This inconspicuous offer of a small glass of hot water mixed with a lot of sugar and a little mint is the the hook on the line. Of course any refusal will be taken as a great insult. You see, he explains, he is different to all the other people who only want your money - indicating at this point the less well spoken and dressed people on the street who have also been pestering you - he is interested in your culture and just wants to welcome you to his country, then later, he promises, he will take you to the perfect restaurant so you can have some food.
This cunning ploy works on the visitors wish to show respect to local customs. How could you refuse such hospitality? Nobody wants to be the culturally in-sensitive tourist and what's the harm in a cup of tea anyway? You are then lead down a dis-orientating series of alley-ways, he distracts you and charms you further with more small talk about Morocco, where you have been and the wonderful places you should go, until finally, just before you realise you have no idea where you are, he leads you into his Uncles blanket store. Stools are produced, tea is served and the sales-pitch begins. This is the fight between angler and fish. 
Your  joy at finally meeting a local who doesn't want your money withers and dies as young men appear and begin to laboriously unroll blanket after blanket at your feet. Despite your protests your friend asks you which ones you like.
"I didn't come here to buy anything." you exclaim, exasperated.
"Then why did you come?" he asks, incredulous.
As more and more blankets are displayed you listen to the the sad story of this small family run business' struggle to put food on the table, the cup of hot tea scalding your palm. If this prodding at your conscience doesn't produce results they may switch to intimidation. The uncle will emerge and the men will begin to speak angrily to each other in Arabic all the while stabbing dirty looks your way. This reminds you that you are a long way from home and without their help, maybe even their permission, you may not be able to find your way back to your hostel.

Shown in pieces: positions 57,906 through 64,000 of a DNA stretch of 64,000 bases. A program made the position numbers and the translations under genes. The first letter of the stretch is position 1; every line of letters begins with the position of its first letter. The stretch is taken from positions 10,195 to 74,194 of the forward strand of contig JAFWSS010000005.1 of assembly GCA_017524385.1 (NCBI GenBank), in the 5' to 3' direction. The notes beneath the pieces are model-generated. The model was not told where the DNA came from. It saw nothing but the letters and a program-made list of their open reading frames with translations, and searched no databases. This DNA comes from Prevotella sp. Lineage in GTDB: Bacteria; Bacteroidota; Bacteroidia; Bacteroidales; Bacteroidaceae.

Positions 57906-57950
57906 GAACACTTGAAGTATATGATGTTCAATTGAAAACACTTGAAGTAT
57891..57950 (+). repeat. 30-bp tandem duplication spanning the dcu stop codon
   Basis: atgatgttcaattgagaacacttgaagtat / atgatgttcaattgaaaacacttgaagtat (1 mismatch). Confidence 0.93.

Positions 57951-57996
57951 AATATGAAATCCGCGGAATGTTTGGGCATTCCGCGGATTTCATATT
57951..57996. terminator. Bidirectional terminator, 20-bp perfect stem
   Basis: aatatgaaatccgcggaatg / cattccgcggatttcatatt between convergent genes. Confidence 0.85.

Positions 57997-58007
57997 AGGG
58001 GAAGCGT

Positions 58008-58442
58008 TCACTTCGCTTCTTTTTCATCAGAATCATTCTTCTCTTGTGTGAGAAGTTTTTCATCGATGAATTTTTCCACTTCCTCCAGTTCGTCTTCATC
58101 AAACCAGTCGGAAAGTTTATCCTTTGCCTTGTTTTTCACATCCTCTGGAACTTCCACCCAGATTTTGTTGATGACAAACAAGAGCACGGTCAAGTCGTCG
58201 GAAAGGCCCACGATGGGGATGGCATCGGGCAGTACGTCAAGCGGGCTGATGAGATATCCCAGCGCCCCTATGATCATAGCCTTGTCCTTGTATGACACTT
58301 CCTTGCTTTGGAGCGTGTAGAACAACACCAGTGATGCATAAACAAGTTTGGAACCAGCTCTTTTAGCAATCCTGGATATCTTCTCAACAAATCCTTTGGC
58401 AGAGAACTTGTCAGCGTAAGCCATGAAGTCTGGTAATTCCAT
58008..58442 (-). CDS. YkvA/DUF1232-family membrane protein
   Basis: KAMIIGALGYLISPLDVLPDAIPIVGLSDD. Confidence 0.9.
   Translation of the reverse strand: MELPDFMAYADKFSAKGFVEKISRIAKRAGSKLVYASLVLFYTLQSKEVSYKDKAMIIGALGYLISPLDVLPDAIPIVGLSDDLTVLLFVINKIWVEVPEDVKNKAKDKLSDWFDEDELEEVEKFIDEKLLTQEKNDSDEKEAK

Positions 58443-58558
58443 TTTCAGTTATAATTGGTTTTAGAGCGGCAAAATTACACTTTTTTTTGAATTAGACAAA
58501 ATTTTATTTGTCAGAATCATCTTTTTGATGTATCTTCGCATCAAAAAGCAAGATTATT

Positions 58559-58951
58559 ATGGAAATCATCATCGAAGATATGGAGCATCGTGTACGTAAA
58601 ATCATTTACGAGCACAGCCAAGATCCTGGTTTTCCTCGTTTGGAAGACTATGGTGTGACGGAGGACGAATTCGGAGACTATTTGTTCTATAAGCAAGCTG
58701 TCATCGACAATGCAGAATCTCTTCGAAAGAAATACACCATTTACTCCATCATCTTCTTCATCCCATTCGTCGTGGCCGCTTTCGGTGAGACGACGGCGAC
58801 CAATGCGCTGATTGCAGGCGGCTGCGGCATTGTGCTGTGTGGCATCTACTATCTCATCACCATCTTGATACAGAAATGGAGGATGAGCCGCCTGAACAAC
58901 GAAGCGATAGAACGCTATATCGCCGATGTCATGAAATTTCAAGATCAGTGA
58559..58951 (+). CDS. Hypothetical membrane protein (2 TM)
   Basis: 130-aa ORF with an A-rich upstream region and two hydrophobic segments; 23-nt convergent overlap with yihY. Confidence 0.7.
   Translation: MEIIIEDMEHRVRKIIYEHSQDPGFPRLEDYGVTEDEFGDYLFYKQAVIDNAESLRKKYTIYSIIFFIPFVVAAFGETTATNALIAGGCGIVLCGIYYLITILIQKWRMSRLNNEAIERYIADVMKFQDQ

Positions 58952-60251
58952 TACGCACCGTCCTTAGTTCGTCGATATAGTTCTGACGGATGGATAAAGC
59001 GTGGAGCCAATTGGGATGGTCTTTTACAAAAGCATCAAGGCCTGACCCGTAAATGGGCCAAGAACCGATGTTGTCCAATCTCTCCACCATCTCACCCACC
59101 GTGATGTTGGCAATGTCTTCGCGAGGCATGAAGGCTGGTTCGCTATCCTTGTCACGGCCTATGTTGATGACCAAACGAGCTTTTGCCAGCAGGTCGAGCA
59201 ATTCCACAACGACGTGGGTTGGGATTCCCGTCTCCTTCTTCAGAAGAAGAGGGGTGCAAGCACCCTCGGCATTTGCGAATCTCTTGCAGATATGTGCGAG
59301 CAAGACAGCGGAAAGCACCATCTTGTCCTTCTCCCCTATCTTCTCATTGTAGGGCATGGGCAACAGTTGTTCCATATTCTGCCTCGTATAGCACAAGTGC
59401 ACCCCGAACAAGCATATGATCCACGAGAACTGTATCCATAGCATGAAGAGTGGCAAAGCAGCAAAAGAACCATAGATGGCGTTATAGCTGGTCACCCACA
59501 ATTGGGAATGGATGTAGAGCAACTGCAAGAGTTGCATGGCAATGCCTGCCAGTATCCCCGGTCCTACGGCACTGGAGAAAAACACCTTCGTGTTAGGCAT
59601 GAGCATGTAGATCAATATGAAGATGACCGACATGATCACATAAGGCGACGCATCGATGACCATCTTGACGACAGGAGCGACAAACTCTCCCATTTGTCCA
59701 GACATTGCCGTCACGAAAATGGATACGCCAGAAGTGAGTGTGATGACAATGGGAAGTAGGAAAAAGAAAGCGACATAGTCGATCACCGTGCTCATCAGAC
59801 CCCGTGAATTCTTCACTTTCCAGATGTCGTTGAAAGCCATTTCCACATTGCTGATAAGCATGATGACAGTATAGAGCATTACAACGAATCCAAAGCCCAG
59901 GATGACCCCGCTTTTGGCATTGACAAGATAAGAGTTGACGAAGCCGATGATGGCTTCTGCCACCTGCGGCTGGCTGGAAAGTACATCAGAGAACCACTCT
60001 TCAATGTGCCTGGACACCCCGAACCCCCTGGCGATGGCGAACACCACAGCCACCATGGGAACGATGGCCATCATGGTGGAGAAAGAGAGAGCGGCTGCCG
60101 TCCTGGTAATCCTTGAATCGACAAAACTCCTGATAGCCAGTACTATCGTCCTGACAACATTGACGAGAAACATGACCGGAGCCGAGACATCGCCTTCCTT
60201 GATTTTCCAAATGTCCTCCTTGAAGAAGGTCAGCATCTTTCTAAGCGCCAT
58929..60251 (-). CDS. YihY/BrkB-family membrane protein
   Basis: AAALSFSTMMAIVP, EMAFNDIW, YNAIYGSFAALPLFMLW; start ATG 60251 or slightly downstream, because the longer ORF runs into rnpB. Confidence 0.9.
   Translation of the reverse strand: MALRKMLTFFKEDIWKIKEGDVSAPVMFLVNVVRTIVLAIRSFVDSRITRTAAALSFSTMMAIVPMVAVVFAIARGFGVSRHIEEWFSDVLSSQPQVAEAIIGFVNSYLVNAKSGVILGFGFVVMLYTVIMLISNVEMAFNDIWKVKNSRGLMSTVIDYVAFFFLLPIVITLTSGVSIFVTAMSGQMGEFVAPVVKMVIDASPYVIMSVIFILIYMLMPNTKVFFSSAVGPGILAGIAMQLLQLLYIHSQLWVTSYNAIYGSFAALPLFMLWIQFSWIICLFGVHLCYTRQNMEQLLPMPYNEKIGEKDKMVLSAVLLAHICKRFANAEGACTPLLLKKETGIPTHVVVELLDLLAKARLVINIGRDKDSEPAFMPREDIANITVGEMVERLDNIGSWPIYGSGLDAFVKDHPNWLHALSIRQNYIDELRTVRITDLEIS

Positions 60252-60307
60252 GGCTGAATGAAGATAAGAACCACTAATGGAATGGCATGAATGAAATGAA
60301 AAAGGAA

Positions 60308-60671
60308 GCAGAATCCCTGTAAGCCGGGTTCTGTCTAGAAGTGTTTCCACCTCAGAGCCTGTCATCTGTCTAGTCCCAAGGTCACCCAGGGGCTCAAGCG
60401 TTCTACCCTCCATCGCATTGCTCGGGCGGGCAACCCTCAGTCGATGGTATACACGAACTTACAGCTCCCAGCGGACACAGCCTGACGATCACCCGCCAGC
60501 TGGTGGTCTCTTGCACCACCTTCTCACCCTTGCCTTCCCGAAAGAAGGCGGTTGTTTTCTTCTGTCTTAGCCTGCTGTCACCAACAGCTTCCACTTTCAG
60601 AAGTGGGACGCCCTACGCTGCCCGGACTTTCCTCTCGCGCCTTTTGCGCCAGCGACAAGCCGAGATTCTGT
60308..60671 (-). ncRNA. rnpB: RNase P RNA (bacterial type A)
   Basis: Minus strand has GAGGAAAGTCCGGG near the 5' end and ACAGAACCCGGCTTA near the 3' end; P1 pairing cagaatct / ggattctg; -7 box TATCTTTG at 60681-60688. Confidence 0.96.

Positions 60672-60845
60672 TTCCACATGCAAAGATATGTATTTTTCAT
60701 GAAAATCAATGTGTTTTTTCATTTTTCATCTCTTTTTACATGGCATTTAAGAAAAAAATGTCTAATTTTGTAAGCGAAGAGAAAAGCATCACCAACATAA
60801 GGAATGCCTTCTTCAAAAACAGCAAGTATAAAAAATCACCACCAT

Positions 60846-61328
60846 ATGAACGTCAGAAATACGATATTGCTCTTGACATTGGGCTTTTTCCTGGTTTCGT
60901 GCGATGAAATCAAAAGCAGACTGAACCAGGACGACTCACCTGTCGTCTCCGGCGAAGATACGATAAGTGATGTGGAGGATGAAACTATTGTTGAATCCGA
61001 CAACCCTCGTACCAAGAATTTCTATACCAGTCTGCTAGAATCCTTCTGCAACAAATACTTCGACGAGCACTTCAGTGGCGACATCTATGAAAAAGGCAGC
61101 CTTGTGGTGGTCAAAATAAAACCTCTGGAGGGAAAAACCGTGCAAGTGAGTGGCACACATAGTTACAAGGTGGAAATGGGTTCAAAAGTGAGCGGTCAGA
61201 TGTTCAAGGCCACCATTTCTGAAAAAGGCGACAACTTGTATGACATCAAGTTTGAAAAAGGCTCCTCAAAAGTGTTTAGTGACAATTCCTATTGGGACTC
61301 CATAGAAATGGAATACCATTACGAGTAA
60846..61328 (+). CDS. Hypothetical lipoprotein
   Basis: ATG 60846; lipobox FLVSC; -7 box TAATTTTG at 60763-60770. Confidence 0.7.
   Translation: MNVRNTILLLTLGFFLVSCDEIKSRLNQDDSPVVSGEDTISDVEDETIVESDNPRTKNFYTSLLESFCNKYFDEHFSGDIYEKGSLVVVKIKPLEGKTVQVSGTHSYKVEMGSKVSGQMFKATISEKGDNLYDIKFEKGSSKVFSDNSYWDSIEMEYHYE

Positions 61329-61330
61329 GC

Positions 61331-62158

If their scheming works and you agree to buy something, the next challenge will be deciding what to buy and negotiating a price. These guys are experts in this game. There will be a variety of quality - the cheap stuff which, they insist, only a fool would buy, the medium stuff which is OK but what you really want, my friend, is the top gear 100% camel wool blanket, Africa's finest hand woven work sourced from a remote Berber village which has been producing these blankets for centuries, I will make you a good price. In poorly-lit shops in the back streets of a strange city or town, confronted with the crocodile smile of a Moroccan blanket salesman, you are already well and truly on the back foot. How much is a hand woven camel wool blanket worth anyway? How do I know this is genuine camel wool? Come to think of it how do you get wool from a camel in the first place? If you can't answer any of these questions then the next step of deciding on a price will be like shooting fish in a barrel. Remembering, of course, that you are the fish.